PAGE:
Why artist James Drinkwater has no time for doom and gloom
Australian Financial Review - Special Wrap, p.S1, S2, S3
21-22 January, 2017
by John McDonald
If an advertising agency set out to design a new generation Australian painter who combined all the most attractive aspects of his predecessors, the result would be James Drinkwater.
Still in his early 30s, Drinkwater has impressed everyone with his energy, ambition and work ethic. In conversation he is polite, sensitive and full of enthusiasm. His contemporaneity is rounded off with a few discreet tats and a beard slightly too unkempt to qualify him as a grade-A hipster.
A Newcastle boy, like John Olsen and William Dobell, Drinkwater has been drawing and painting for as long as he can remember. He claims to have begun at the age of five, when he became fascinated by the small landscapes his auntie would paint in the kitchen. Tearing around the house with a gang of cousins, young James was stopped in his tracks by a first whiff of paint.
At the age of 10 Drinkwater borrowed a documentary on Fred Williams from the library, and watched it over and over, until his mother wondered if there was something wrong with him.
Between the ages of 10 and 18 he would attend Ron Hartree's art school in Newcastle, going to life drawing classes every Tuesday and Thursday nights. By the time Drinkwater was ready to move to Sydney to enroll at the National Art School, he had already spent almost half his life in drawing classes. "Drawing is a lesson in learning how to see," he says. "It underpins everything I do."
After graduating from the NAS Drinkwater moved to Melbourne, where he met his wife-to-be, Lottie Consalvo, a painter and performance artist. Feeling the need to broaden their horizons, the two young artists left for Berlin, where they spent three years learning their trade and soaking up the atmosphere. In a small flat in Neukölln, Drinkwater painted in the bedroom while Consalvo painted in the lounge room, sometimes seven days a week.
A three-month residency in Leipzig provided the finishing touches, allowing first-hand experience of one of Europe's most dynamic contemporary art scenes. The star of the Leipzig school is Neo Rauch, whose studio was directly above that of Drinkwater and Consalvo. It was hardly a lesson in the Bohemian lifestyle, as they watched him arrive for work in a yellow Ferrari.
From Germany, Drinkwater and Consalvo visited Kenya before returning to Australia, more specifically to Drinkwater's home town of Newcastle, where they could live more cheaply than in Sydney or Melbourne. In 2014, soon after their first child, Vincenzo, was born, Drinkwater won the Brett Whiteley Travelling Art Scholarship, which took the family back to Europe, this time for three months at the Cité des Arts in Paris, and three months travelling, from Ireland to the Balkans.
In Paris they found themselves in close proximity to the Louvre, the Musée d'Orsay, and Monet's great water lilies in the Orangerie. Having secured a show with London dealer Peta O'Brien, Drinkwater invested in good-quality materials and plunged into his work. It was the opposite approach to that of most Australian artists, who tend to stay for a time in the Cité des Arts, making small sketches and taking photos, hardly daring to produce work of any size that would need to be shipped home.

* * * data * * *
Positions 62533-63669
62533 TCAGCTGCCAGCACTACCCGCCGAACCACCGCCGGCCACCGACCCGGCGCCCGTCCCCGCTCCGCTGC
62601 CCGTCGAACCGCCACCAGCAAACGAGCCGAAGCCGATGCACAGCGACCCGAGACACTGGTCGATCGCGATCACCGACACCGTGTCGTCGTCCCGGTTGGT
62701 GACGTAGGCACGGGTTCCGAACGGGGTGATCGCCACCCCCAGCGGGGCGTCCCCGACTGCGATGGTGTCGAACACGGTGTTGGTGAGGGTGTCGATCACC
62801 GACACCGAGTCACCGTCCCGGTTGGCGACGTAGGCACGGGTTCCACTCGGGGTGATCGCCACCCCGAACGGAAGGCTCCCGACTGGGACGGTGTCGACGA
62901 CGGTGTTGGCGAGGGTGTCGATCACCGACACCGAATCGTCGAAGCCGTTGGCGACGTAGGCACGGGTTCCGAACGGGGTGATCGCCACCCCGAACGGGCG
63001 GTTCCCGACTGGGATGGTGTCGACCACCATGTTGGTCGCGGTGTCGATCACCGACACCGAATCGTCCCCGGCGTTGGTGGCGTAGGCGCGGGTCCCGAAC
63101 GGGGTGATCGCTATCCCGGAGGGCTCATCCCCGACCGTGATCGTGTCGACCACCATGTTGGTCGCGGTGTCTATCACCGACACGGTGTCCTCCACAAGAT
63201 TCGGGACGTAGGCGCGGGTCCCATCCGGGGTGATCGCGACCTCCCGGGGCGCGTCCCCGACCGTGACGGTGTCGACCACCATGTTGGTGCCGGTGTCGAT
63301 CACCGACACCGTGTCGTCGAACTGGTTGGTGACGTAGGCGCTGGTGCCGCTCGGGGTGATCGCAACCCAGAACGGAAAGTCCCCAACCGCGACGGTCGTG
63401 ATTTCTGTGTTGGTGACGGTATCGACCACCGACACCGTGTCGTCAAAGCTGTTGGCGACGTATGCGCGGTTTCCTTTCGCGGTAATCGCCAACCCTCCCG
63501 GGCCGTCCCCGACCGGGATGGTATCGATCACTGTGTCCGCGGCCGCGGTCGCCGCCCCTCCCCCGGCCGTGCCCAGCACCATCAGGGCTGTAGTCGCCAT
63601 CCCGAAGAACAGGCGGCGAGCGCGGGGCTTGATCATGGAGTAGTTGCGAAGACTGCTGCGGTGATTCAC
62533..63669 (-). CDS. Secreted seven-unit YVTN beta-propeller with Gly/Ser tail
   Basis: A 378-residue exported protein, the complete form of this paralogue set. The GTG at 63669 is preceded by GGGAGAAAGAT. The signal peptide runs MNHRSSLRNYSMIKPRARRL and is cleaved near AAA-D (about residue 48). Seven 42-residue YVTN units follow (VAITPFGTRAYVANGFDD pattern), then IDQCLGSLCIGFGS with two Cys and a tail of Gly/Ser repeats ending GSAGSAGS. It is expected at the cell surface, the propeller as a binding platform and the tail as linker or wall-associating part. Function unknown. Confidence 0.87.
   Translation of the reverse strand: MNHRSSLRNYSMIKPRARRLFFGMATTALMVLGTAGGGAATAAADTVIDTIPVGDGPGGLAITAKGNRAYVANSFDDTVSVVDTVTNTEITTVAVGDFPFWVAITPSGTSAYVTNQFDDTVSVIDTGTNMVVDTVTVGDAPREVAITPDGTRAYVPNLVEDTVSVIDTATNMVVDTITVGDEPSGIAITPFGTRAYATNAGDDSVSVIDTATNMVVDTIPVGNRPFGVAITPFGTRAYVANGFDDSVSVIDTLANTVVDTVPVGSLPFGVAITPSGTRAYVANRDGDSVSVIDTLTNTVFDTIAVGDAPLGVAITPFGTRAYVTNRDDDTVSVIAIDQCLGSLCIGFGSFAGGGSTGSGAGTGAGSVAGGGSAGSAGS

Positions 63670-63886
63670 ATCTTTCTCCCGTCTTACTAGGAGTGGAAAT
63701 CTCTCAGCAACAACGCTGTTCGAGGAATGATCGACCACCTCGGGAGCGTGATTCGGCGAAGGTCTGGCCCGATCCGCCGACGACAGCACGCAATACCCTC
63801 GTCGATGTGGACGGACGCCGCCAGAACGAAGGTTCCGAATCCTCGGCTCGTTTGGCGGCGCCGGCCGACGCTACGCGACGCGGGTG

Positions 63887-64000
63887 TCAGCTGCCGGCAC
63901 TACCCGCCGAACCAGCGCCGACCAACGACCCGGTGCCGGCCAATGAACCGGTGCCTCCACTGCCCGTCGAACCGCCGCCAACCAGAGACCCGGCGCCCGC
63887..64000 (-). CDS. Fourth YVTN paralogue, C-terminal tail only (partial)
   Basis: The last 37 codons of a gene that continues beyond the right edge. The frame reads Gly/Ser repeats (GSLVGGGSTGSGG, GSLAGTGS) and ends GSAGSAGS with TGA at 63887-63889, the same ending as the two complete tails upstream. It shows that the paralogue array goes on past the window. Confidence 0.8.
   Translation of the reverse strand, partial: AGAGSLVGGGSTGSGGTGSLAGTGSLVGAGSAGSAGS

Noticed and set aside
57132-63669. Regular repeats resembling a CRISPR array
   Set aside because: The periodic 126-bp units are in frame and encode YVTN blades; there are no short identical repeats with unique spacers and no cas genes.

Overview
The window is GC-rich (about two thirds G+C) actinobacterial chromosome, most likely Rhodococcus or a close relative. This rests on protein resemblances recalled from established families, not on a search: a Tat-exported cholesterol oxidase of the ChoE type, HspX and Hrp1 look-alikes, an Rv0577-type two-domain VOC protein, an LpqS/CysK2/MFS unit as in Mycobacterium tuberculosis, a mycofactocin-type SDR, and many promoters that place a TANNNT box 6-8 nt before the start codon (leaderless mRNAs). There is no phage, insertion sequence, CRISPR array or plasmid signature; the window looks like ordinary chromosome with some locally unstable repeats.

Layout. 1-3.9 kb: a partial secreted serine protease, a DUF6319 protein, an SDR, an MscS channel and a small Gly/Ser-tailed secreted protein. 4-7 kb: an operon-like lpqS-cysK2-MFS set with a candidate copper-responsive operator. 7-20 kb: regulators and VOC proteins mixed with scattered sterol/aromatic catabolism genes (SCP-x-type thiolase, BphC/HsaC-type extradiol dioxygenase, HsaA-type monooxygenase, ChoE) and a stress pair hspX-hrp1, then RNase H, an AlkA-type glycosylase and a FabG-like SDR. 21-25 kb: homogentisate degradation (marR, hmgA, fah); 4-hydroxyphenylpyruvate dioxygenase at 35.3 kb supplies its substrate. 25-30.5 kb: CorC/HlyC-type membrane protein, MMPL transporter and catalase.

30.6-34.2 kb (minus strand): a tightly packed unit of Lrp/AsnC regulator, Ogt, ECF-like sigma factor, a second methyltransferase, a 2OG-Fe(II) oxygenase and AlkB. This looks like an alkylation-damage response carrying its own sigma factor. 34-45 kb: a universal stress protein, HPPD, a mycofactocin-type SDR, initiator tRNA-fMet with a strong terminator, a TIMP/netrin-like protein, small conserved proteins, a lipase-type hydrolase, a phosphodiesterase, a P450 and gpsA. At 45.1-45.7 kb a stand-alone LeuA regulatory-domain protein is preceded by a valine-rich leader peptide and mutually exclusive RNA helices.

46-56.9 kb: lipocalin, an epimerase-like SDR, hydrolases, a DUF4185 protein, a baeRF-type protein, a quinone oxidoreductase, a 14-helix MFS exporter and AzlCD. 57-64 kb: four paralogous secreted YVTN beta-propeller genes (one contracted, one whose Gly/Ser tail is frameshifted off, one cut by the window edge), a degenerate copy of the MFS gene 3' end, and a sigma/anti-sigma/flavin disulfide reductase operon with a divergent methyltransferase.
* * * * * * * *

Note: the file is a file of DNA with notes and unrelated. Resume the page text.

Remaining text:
With a haven back in Newcastle, Drinkwater began to reacquaint himself with the Australian landscape, travelling to the outback and to Tasmania in search of subject matter. In this he was following in the footsteps of many earlier Australian painters (again, think of Dobell and Olsen, or even Tom Roberts), who came to maturity during years spent in Europe but found a new sense of exhilaration when they returned home.
"I think it was the space that I noticed most when we got back from overseas," Drinkwater recalls. "While it may have felt romantic to be carting coal on a trolley in Berlin, to burn in a stove, it was a thrill to come back and find all that space around and between objects. And the sound of the birds! There's a clarity to life in this country that I really appreciate."
Observations and memories
Drinkwater has obvious affinities with older artists such as Elisabeth Cummings and Ross Laurie, both landscape painters with a strong leaning towards abstraction. The idea is not to depict a scene with photographic precision but to re-invent it based on one's own observations and memories. No matter how many studies are painted in front of the motif, the bulk of the work will be done in the studio, as Drinkwater strives to recapture his impressions of a particular site.
Painter Fred Williams pointed out that in the Australian landscape there's no obvious focal point, which means an artist had to build such features into a painting. Drinkwater is quick to agree. "What I love about the Australian landscape is that it's disorderly, it's prickly and tough. In my paintings I want to capture that landscape from multiple perspectives. I want a sense of vitality and energy – that strong gesture."
Although his paintings may seem dauntingly abstract at first glance, Drinkwater recognises that in today's art world he could be viewed as old-fashioned. By his own admission, as a gestural painter he is "a bit of a dinosaur", but he loves paint too much to worry about whether he is in or out of fashion. What's important is the spirit of the picture rather than the medium.
"A lot of artists are responding to these terrible times with works full of terror and sadness," he says. "I'm doing the opposite – offering some respite."
John McDonald is senior art critic for the Sydney Morning Herald.
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